As the Coronavirus disaster strikes the US, various evangelical Christian preachers made claims that the deadly virus is a punishment from God. Various human “sins” are cited — homosexuality, abortion, etc. It is a typical evangelical Christian response to natural disasters. One of President Trump’s favorite pastors, Robert Jeffress, said that “all natural disasters can ultimately be traced to sin.”
That is one explanation. The problem with such kind of explanation is that it has no scientific basis and the claim cannot be objectively verified. Anyone can make a claim. But unless the claim can be substantiated with empirical evidence, there is no scientific or rational content. In addition, even if we were to agree that it is some kind of “sin” that triggers the disaster, there is no consensus on the exact nature of that sin. Conservatives may say that the sin is homosexuality. Liberals may just as well say that the sin is racism, social injustice or corruption in our government at the highest level.
I am not a theist. For me, it makes much more sense to think about the new virus as a way that nature bites back. Scientists have warned us about the emergence of new diseases, primarily due to humans encroaching on where the wild animals used to be and the resulting deforestation and the loss of habitat for these animals. If we have sinned, then the sin is more of an environmental nature. The fact is that humans have done grave damages to nature, especially since the dawn of the modern age. Jim Robbins, in an article published in the New York Times in 2012, titled The Ecology of Disease, wrote the following warning:
If we fail to understand and take care of the natural world, it can cause a breakdown of these systems and come back to haunt us in ways we know little about. A critical example is a developing model of infectious disease that shows that most epidemics — AIDS, Ebola, West Nile, SARS, Lyme disease and hundreds more that have occurred over the last several decades — don’t just happen. They are a result of things people do to nature.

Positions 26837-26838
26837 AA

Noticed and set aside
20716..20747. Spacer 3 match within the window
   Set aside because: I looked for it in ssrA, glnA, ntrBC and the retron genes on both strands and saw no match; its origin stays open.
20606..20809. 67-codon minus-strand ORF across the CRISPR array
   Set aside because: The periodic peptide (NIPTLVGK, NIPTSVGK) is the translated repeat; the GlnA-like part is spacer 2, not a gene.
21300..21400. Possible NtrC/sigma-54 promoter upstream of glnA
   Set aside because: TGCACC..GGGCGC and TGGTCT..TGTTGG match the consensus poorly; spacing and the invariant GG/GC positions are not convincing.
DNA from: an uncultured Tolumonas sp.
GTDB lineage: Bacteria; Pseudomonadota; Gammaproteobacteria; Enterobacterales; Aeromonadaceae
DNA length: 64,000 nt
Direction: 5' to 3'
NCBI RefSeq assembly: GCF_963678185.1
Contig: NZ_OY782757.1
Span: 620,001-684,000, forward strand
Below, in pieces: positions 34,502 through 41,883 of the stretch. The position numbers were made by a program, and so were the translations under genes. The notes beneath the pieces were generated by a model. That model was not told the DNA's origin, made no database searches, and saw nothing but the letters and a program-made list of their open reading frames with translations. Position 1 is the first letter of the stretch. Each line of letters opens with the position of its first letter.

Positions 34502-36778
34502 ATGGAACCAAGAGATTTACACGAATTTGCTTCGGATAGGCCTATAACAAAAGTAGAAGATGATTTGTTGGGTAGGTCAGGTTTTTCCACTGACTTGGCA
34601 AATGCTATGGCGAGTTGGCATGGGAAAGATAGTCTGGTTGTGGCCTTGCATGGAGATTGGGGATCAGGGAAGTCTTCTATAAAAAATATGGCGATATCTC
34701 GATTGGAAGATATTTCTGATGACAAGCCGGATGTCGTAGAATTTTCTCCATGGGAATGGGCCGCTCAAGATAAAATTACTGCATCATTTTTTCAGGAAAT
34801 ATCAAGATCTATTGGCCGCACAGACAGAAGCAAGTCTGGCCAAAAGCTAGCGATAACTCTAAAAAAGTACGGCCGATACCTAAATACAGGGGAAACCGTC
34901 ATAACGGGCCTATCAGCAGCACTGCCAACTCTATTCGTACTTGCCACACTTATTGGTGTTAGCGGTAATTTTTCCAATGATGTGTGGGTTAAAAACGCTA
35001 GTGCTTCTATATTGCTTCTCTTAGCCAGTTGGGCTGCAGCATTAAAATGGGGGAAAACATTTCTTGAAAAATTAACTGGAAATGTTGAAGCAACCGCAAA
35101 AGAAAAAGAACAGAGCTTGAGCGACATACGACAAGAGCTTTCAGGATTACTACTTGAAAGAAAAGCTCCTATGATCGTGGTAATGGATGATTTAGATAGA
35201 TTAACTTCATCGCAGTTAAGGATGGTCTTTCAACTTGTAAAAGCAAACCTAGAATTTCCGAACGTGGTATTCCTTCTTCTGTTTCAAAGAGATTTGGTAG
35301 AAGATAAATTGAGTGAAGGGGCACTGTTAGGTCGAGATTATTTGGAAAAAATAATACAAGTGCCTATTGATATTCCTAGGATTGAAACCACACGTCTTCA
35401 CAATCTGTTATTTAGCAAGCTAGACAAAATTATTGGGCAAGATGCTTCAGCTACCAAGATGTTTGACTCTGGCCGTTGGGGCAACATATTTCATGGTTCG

Jim Robbins quoted a disease ecologist, Peter Daszak, who said, “Any emerging disease in the last 30 or 40 years has come about as a result of encroachment into wild lands and changes in demography.” That is an astounding statement! How many of us knew that?
Instead of calling the Coronavirus crisis a punishment from God, I would call it “karma.” Karma does work, and there is nothing mystical or supernatural about it. We do suffer the consequences of our bad actions. This is totally consistent with Buddha’s teaching of Dependent Origination, which states essentially that we live in an interconnected and interdependent world. We should treat the entire world, the entire planet and the entire universe as one “ecosystem.” Because everything in the world is connected with others, we must be very careful about the harming of other lives. In his speech to thousands of youths in a world peace conference in September 2006, the 14th Dalai Lama made the following remark:
There are no national boundaries. The whole globe is becoming one body. In these circumstances, I think war is outdated … Destruction of your neighbor is actually destruction of yourself.
The karmic results are very real, and they are totally scientific. We just don’t know when we have to pay back. Yes, the destruction of our neighbors (human neighbors, wild lives or plants) may bring our own demise. It is the same whether we are talking about nuclear wars or the destruction of nature and the environment.
The Coronavirus crisis is a wake-up call in so many ways.